Few Drillers Interested In ANWR
In November, the Trump administration fast-tracked plans to sell drilling rights in the Arctic National Wildlife Refuge (ANWR) to oil companies. Yesterday’s sale was supposed to end a battle that has raged for more than 40 years—a battle over drilling, pumping and transporting crude oil in the delicate coastal plain that supports migrating caribou, polar bears and other wildlife.
Fortunately, all but two oil companies stayed on the sidelines during the historic auction of drilling rights in ANWR. The oil industry essentially dealt Trump another defeat, while handing the world an important victory.
Many major banks say they won’t fund oil projects in the Arctic.
Opponents have filed several lawsuits to block drilling. They’ve raised concerns about its impacts on Indigenous people, the global climate and wildlife.
But amid a global recession, low oil prices and an aggressive pressure campaign against leasing by drilling opponents, oil analysts predicted low interest in the sale. They were right. The ANWR oil lease lured just three bidders — the biggest of of which was the state of Alaska.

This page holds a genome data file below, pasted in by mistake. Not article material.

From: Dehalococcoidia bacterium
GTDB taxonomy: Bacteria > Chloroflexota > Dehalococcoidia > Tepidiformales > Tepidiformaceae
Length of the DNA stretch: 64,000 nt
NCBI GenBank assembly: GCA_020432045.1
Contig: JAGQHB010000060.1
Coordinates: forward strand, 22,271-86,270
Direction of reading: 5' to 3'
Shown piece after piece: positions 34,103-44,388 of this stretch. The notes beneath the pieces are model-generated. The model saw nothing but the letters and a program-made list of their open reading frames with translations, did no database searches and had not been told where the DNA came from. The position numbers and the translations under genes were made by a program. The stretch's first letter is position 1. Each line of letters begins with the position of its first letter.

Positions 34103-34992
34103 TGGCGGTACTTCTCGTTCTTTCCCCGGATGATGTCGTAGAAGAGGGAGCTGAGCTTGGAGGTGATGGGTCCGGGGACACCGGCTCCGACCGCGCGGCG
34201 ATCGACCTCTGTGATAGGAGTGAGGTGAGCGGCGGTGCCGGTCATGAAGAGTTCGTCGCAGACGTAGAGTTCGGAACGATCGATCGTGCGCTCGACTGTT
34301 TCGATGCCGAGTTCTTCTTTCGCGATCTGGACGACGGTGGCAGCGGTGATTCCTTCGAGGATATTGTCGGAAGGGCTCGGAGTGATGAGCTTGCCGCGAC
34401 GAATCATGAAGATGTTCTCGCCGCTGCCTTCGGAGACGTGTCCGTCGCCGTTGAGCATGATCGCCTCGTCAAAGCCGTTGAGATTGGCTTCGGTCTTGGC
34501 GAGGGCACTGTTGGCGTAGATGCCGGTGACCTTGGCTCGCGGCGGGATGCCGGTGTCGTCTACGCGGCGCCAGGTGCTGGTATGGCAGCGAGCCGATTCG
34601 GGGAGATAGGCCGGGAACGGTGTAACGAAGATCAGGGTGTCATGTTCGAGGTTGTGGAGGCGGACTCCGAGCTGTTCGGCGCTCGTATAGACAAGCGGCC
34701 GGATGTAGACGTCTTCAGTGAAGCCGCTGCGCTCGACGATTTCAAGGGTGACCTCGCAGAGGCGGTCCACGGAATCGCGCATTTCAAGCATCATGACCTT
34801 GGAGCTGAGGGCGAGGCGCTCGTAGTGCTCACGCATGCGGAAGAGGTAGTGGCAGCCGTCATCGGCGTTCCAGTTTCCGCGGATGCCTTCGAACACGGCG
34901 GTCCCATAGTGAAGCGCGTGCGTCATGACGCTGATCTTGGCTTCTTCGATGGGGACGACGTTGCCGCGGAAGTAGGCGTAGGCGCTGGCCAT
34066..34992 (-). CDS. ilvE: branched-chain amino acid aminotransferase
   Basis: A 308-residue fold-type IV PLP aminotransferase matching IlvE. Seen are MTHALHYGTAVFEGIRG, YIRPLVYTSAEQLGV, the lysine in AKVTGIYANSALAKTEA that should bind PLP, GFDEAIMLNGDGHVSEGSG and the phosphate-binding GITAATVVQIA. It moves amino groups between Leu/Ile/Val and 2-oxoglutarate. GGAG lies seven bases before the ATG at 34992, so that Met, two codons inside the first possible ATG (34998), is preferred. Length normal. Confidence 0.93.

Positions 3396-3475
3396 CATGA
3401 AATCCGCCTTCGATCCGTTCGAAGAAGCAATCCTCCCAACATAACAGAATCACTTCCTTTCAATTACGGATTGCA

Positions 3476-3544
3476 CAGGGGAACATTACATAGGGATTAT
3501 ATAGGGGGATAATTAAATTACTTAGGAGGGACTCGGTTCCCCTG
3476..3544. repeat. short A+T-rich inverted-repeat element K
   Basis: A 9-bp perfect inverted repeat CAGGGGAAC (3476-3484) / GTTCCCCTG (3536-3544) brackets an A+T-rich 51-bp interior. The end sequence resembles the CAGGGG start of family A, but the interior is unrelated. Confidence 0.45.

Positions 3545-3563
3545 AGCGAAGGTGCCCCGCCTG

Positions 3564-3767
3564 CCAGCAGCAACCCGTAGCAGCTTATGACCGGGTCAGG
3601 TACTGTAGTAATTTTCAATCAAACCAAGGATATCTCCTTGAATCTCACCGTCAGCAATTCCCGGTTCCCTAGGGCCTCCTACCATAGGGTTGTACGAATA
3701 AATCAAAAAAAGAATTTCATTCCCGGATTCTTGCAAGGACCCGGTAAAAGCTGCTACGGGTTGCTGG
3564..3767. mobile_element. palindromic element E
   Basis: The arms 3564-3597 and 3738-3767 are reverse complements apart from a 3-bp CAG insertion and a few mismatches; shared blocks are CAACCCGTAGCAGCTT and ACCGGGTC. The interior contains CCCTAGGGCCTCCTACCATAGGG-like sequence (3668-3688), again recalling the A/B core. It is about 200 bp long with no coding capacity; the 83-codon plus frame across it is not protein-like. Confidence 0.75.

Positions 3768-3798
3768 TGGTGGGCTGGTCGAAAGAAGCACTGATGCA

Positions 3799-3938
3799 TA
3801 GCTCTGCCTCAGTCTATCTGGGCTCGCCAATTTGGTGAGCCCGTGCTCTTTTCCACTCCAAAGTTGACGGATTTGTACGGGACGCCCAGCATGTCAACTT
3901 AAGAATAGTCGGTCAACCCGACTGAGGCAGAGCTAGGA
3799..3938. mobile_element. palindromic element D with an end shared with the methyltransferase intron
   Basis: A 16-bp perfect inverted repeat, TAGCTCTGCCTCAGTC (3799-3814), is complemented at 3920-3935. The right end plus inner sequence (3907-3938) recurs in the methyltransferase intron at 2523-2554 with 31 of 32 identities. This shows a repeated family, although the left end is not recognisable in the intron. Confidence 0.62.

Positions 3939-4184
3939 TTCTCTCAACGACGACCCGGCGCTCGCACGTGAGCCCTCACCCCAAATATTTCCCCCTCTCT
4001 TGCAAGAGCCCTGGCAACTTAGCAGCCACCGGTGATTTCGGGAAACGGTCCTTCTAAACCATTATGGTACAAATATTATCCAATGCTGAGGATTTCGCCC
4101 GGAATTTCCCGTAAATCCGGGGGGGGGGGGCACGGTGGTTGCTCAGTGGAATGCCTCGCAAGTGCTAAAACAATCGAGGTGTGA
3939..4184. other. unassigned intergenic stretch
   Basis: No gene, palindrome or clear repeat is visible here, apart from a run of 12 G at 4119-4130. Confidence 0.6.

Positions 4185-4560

“They held the lease in ANWR, which will be recorded in the history books,” said Larry Persily, an Alaska resident. “But no one showed up. It was a dry hole. No one will see any oil coming out of ANWR.”
Even Kara Moriarty, head of the Alaska Oil and Gas Association, acknowledged that the sale results weren’t as strong as expected. But she said the industry still supports future access to the coastal plain.
“Today’s sale reflects the brutal economic realities the oil and gas industry faces after the unprecedented events of 2020, coupled with ongoing regulatory uncertainty,” she said.
The sale raised a total of $14.4 million in bids, according to the Bureau of Land Management. Nearly all of that revenue came from the Alaska Industrial Development and Export Authority. The state-owned economic development corporation was the only bidder on nine of the parcels offered for lease in the northernmost swath of the refuge, known as the coastal plain.
Read The Full Story About the Arctic National Wildlife Refuge and Oil